Whatever one’s view of gay rights, its activists seem to unintentionally be taking the country closer to legal chaos. Take two recent cases, one from each coast.
Last week, the New Jersey attorney general pressured the online dating giant, eHarmony Inc., into a settlement requiring it to offer services to homosexuals. Never mind that gay-dating sites already crowd the Internet or that eHarmony was founded by an evangelical Christian psychologist to provide a unique faith-based approach to dating. Now eHarmony Inc. must develop a Web-dating service for same-sex couples, pay a $50,000 fine and pay $5,000 to the man who filed the original complaint because, he claims, his rights were violated when he couldn’t meet gay men on eHarmony. We suppose he can use his $5,000 settlement check to sue his neighborhood bakery for offering doughnuts but not bagels.
Where does the principle established by the eHarmony settlement take us? Can a dressmaker be sued if she will not also make suits for men? Can a vegetarian sue a butcher who doesn’t offer heads of lettuce? Businesses in New Jersey have entered a legal Twilight Zone where, at least theoretically, they can be sued for everything they do do.
Over on the Left Coast, California voters passed Proposition 8, an amendment to the state constitution saying that the only “valid or recognized” marriages are between a man and a woman. Voters effectively reversed a California Supreme Court ruling that legalized that same-sex marriage - contrary to an earlier state-constitutional amendment passed by voters. Now the California Supreme Court is firing back. It has decided to hear arguments that, in effect, the constitutional amendment is unconstitutional.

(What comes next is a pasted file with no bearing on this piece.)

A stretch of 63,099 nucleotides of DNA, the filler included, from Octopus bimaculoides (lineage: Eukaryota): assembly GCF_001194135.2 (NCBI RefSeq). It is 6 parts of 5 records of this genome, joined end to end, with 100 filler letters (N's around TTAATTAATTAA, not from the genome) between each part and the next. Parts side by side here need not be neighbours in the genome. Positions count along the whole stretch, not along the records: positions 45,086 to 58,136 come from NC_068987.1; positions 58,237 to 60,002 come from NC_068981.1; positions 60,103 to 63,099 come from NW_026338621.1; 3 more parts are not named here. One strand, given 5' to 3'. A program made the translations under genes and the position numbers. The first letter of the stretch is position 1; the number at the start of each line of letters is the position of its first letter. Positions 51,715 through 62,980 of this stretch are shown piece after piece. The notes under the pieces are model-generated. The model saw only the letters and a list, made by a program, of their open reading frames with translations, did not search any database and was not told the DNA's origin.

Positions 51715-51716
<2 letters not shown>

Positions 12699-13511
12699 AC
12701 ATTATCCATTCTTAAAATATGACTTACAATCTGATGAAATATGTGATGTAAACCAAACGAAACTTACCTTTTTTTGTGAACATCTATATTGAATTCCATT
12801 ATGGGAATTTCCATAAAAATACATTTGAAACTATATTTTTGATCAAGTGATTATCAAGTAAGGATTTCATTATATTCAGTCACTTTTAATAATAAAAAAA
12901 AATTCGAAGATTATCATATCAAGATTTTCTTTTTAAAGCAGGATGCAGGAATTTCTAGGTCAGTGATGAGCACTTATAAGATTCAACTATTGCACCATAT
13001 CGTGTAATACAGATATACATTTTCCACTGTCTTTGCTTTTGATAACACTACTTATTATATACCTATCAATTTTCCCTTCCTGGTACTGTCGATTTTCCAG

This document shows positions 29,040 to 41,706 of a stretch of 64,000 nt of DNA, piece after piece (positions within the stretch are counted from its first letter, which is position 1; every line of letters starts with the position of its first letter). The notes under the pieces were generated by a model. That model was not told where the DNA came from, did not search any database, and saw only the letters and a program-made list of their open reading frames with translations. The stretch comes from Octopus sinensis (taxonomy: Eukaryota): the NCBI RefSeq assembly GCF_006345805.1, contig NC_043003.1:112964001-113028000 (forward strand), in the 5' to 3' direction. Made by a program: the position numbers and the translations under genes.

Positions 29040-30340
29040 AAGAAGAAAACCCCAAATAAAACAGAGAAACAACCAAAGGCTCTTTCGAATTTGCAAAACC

The legal theory of opponents of Proposition 8 is so spurious that it should be dismissed on summary judgment. The gay-rights objection boils down to this: Voters decided on a question that they were not supposed to decide on. Can every losing side of every proposition avail itself of this novel defense? If so, does the state proposition process survive as a meaningful measure of self-government?
Instead of dismissing a radical theory that can only sow chaos, the California Supreme Court is giving it unusually rapid consideration. Could it be that the state high court does not like being reversed by voters and wants to defy their will a second time?
Somewhere along the line, the rights of the people to vote for the policy outcomes they favor, the exercise of which has never before been considered harmful to anyone, are now seen as dangerously retrograde. How did we get here?
Our working definition of a zealot is anyone who pursues a cause without concern for its effect on uninvolved bystanders. In New Jersey and California, lawyers and judges seem determined to take a stand on gay rights - without considering their actions may open every business to suits unrelated to gay rights and eliminate the referendum process for everyone. If the gay-rights movement does not change its tactics, the legal chaos - sowed by its most zealous supporters - may turn more of the public against it than any sermon.